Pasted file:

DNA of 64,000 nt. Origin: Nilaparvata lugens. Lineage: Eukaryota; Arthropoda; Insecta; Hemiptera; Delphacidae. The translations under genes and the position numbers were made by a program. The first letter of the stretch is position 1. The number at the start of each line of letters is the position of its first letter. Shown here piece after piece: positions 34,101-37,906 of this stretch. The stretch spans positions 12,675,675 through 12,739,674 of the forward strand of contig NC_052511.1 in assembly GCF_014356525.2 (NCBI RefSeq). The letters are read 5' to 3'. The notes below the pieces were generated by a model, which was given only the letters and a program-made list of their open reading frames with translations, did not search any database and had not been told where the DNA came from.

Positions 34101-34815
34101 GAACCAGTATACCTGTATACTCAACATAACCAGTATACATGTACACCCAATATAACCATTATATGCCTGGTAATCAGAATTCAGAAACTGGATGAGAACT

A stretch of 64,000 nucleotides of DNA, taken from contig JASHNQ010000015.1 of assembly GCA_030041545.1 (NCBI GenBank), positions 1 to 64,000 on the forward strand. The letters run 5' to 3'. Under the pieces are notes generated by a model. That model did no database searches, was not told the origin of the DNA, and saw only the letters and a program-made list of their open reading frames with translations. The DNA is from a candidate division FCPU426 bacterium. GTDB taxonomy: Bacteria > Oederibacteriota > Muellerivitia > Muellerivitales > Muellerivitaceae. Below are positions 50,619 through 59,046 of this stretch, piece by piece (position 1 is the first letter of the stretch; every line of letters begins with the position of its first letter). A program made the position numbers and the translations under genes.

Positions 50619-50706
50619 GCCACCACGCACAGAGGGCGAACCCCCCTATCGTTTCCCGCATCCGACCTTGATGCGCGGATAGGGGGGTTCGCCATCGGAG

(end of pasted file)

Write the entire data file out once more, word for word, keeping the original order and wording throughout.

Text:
DNA of 64,000 nt. Origin: Nilaparvata lugens. Lineage: Eukaryota; Arthropoda; Insecta; Hemiptera; Delphacidae. The translations under genes and the position numbers were made by a program. The first letter of the stretch is position 1. The number at the start of each line of letters is the position of its first letter. Shown here piece after piece: positions 34,101-37,906 of this stretch. The stretch spans positions 12,675,675 through 12,739,674 of the forward strand of contig NC_052511.1 in assembly GCF_014356525.2 (NCBI RefSeq). The letters are read 5' to 3'. The notes below the pieces were generated by a model, which was given only the letters and a program-made list of their open reading frames with translations, did not search any database and had not been told where the DNA came from.

Positions 34101-34815
34101 GAACCAGTATACCTGTATACTCAACATAACCAGTATACATGTACACCCAATATAACCATTATATGCCTGGTAATCAGAATTCAGAAACTGGATGAGAACT

A stretch of 64,000 nucleotides of DNA, taken from contig JASHNQ010000015.1 of assembly GCA_030041545.1 (NCBI GenBank), positions 1 to 64,000 on the forward strand. The letters run 5' to 3'. Under the pieces are notes generated by a model. That model did no database searches, was not told the origin of the DNA, and saw only the letters and a program-made list of their open reading frames with translations. The DNA is from a candidate division FCPU426 bacterium. GTDB taxonomy: Bacteria > Oederibacteriota > Muellerivitia > Muellerivitales > Muellerivitaceae. Below are positions 50,619 through 59,046 of this stretch, piece by piece (position 1 is the first letter of the stretch; every line of letters begins with the position of its first letter). A program made the position numbers and the translations under genes.

Positions 50619-50706
50619 GCCACCACGCACAGAGGGCGAACCCCCCTATCGTTTCCCGCATCCGACCTTGATGCGCGGATAGGGGGGTTCGCCATCGGAG